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MINNESOTA POLLUTION Control Agency staffers have noticed a familiar face around the Capitol lately--their former boss, Charles Williams. Williams resigned last summer after a five-year tenure as commissioner of the agency. His new job as VP for internal and external relations with Iron Range-based EVTAC Mining includes "interfacing" with state government and the Legislature. And this year, that's put him squarely in conflict with his former agency.

The story gets pretty complicated, but the gist is that starting next year, the MPCA wants to raise fees companies pay for their air-emission permits by between 10 and 15 percent to finance its air-quality division. The proposal has the support of the Minnesota Chamber of Commerce; Williams's new employers, however, are dead-set against it.

MPCA staffers, including air-quality division manager Mike Sandusky, say they were "shocked" to find Williams as their main adversary during committee hearings. They claim that as commissioner, Williams advocated using fees to fund the agency, and that his current position would "eviscerate" the MPCA's enforcement capabilities. Williams says his position reflects his long-standing belief that the funding problem needs to be solved in Washington, D.C.

Either way, critics point to Williams as yet another example of the revolving door between industry and state government. Earlier this year, state Sen. John Marty (DFL-Roseville) proposed barring top state officials and legislators who leave government from lobbying their ex-colleagues for a year. The measure died quickly, and Williams says it deserved to. "People take these jobs to advance themselves professionally," he says, "and then not being able to use that expertise--I have a problem with that kind of logic. The assumption is that we're going to do something that is not ethical."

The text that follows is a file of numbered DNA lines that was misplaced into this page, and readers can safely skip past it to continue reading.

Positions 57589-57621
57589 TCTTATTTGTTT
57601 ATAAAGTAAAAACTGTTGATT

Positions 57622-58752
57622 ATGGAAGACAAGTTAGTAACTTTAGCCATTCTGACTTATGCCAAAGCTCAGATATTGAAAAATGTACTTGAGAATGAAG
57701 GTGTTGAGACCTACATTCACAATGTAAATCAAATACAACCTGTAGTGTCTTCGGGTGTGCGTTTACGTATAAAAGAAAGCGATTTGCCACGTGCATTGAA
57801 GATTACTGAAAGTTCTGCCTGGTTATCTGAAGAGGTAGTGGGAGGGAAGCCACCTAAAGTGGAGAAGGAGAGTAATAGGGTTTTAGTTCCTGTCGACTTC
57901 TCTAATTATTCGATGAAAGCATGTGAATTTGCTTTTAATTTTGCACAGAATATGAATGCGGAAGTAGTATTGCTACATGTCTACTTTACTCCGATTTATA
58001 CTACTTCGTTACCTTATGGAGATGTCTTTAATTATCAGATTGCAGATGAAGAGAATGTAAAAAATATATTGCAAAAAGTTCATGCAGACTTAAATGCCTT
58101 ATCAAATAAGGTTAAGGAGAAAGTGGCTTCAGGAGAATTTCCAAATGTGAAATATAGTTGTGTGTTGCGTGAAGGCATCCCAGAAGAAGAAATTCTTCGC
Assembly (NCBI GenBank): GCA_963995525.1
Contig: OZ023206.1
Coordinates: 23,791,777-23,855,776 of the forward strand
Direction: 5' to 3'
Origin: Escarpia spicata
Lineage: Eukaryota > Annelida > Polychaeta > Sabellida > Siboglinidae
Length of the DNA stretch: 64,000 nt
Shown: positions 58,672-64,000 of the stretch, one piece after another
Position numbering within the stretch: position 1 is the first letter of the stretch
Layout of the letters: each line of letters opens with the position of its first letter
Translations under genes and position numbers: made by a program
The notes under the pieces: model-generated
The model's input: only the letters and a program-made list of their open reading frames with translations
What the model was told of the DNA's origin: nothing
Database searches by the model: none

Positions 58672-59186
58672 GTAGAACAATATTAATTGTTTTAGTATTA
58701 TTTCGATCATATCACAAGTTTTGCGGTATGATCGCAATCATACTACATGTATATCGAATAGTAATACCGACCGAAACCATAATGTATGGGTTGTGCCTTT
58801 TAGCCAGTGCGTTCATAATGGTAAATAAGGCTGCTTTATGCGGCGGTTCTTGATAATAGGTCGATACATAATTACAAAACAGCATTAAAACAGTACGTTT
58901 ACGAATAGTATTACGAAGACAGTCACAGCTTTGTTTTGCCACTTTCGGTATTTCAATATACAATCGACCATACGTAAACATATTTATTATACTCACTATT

DON'T LET IT be said that Minneapolis DFLers had nothing better to do at their convention than to endorse the mayor by acclamation. Toward the tail end of an otherwise tame confab, a group of activists calling themselves Citizens for the Restoration of Trust in Government introduced a resolution asking the city to "set a policy of not hiring contract lobbyists or lobbying firms whose other clients have conflicting interests with the city." Peter Wagenius, one of the instigators of the resolution, says the proposal was sparked by a CP report ("All in the Family," 2/12/97) listing city lobbyists who also represent waste haulers, landlords, the airport, the tobacco industry, and other groups whose legislative agendas sometimes directly conflict with the city's. The resolution met with majority approval, which, of course, doesn't mean anyone has to abide by it. Wagenius says the group plans to bring the matter up when new council members take their seats in January.


AFTER A YEAR of publicly contending that the organization was in fine shape, People of Phillips--the group representing Minneapolis's largest, poorest, and most diverse neighborhood--has undergone a sudden and dramatic shrinkage. Staffers were called into a "mandatory emergency meeting" Monday afternoon by PoP's interim executive director, Cindy Jones; 11 of the 17 were asked to retreat to a back room, where Jones informed them that they were being laid off. Matthea Smith, who chairs the PoP board's executive committee, says the move is part of a "stabilization plan" developed by Jones and her consulting firm, Marsh West Associates. Jones, a former Cargill and TCF executive, took the reins of the beleaguered organization April 1, after more than a year of controversy revolving mostly around a housing program ("Under Fire," 3/26/97).